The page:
While my limited experience with these topics does not even compare to the thousands who practice mindfulness meditation, what I do know is that meditation does not lead one to some peaceful, gracious place of bliss.  Quite the contrary, meditation brings up all sorts of demons hiding in our minds, opening us to some of the worst (and best) experiences that we often relive by breathing and sitting on a cushion or in a chair.  Some of the worst mental experiences of my life have been when I was in the midst of some form of meditation.

Too, the benefits of mediation as taught by some mindfulness practitioners are completely detached from the source of mindfulness training and the whole purpose behind it: to become aware and awake so that we can take on the suffering of others.  Meditation and mindfulness has as one of its goals the expression helping everyone BUT ourselves.  That the entire point of mindfulness is not even our own mind!  Sure, our mind does have something to do with it, but the whole point of training is not about our own experience, selves, or, frankly, anything to do with us.  It’s about helping those who are suffering.

The truly powerful goal of meditation and mind training is to care for those around us and in the world (all sentient beings).  As Dilgo Khyentse said in Enlightened Courage, “Enlightenment will be ours when we are able to care for others as much as we now care for ourselves, and ignore ourselves to the same extent that we now ignore others.” (29)  This giving and taking is a central part of meditation practice and is the one thing that appears to be missing from the mindfulness training that so many promote.

Dilgo Khyentse from

Digging a bit deeper, the root text of this teaching comes from Chekawa Yeshe Dorje.  Living in the 12th century in Tibet, this teacher expounded on the view that the heart of mahayana practice and Buddhist meditation was in the practice of Bodhicitta.  In that practice one exchanges oneself for others.  The idea can be a literal exchange, offering your body in exchange for someone else, or through meditation exchanging someone’s suffering for your happiness.  The idea  here is that self-cherishing, protecting oneself over others, is one root cause of our own suffering.  Once we let go of self-cherishing we can find the freedom we seek.  We no longer cling to the idea that we are a unique self; in fact, we become one with those who suffer, taking on that suffering and freeing them from samsara.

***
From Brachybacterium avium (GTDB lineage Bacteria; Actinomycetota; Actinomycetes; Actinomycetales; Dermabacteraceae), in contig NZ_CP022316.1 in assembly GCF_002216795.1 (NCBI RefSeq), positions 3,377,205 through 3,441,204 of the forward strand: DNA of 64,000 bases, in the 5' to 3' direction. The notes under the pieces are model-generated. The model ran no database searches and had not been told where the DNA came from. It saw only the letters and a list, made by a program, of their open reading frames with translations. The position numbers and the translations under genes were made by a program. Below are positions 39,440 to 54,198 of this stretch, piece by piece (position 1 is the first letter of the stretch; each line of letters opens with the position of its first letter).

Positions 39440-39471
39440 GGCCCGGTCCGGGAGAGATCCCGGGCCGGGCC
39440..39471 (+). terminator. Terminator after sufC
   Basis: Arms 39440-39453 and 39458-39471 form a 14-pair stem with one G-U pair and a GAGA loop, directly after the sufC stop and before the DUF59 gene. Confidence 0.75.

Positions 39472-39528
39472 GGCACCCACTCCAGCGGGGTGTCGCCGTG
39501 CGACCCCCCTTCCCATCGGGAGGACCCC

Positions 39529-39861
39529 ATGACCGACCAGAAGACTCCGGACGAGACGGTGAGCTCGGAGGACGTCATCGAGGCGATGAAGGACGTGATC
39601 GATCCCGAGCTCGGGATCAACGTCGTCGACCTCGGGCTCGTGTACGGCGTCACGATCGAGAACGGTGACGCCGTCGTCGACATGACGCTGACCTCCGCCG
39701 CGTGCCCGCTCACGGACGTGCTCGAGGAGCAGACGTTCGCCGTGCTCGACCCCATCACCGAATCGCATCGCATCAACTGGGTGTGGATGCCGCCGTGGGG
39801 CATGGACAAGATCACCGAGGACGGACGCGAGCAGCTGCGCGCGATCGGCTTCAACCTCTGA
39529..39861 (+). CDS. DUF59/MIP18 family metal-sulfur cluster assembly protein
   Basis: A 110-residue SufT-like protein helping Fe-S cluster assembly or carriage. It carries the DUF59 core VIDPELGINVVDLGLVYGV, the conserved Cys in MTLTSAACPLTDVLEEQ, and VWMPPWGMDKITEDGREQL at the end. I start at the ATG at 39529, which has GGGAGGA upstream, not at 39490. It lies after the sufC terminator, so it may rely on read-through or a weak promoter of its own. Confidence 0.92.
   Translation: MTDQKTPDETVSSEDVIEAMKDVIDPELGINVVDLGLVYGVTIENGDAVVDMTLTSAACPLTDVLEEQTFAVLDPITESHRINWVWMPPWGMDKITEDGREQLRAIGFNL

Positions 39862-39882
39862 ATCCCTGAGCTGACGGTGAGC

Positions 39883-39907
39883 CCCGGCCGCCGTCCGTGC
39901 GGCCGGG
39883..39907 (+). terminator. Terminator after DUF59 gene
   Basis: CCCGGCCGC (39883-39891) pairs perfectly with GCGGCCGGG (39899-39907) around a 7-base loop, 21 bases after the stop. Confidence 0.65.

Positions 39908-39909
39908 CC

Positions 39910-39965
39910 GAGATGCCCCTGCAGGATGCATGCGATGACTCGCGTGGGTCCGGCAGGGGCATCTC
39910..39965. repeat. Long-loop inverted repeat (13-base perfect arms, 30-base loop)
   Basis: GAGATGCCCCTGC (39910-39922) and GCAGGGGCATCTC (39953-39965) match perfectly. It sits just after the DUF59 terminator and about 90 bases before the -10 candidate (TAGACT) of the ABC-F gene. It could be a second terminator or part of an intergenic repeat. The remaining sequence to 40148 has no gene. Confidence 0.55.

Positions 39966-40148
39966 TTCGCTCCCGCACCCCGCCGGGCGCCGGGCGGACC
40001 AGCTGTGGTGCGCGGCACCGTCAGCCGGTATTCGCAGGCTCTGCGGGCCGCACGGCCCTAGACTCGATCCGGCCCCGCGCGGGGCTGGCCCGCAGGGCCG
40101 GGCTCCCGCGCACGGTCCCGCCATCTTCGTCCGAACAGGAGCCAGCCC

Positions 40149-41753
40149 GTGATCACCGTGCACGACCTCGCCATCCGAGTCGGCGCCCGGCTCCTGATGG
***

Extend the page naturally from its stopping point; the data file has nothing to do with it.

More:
This one passage in the root text offers some perspective:

To free yourself from harm
And others from their sufferings,
Give away yourself for others;
Guard others as you would protect yourself.

Chekawa’s description of helping yourself is to “give away” yourself in a very specific and rational way.  Stories abound in Vajrayana and Buddhist teachings about people giving away parts of their body to help others; to carve off a piece of flesh for a starving dog, for example.  These stories tell us that we can give away ourselves in service to others, thereby aiding their suffering and serving the purpose of reaching a state of being in which “self” becomes meaningless and care of others becomes primary.

Of course, we all struggle with this idea.  I imagine that if mindfulness meditation teachers starting espousing the idea that we give ourselves completely to someone else’s suffering many would not attend those meditation sessions.  And, the truth is that wouldn’t be surprising.  How many of us (me included) are not constantly worrying about ourselves?  Our health and well being; hell that’s the whole point of what many of us know as mindfulness meditation!  We are helping ourselves overcome stress and achieve a state of calm.  What a terrible thought that what we think we are doing is, in fact, the very opposite of what we need to do….to give away ourselves rather than nurture it!  Yikes!

As I’ve tried to navigate these waters for the past few years, I take heart in the words of Dilgo Khyentse, Dzongar Jamyang Khentsye and Sogyal Rinpoche who talk about giving and taking, who have taught the tonglen and Lojong practices, and have opened the door to a different way of seeing meditation.   I owe a huge debt of gratitude to those teachers who offered a perspective that goes against the grain of mindfulness and actually opened my mind to a process and practice that, while very difficult to accomplish, is nonetheless powerful and transformative.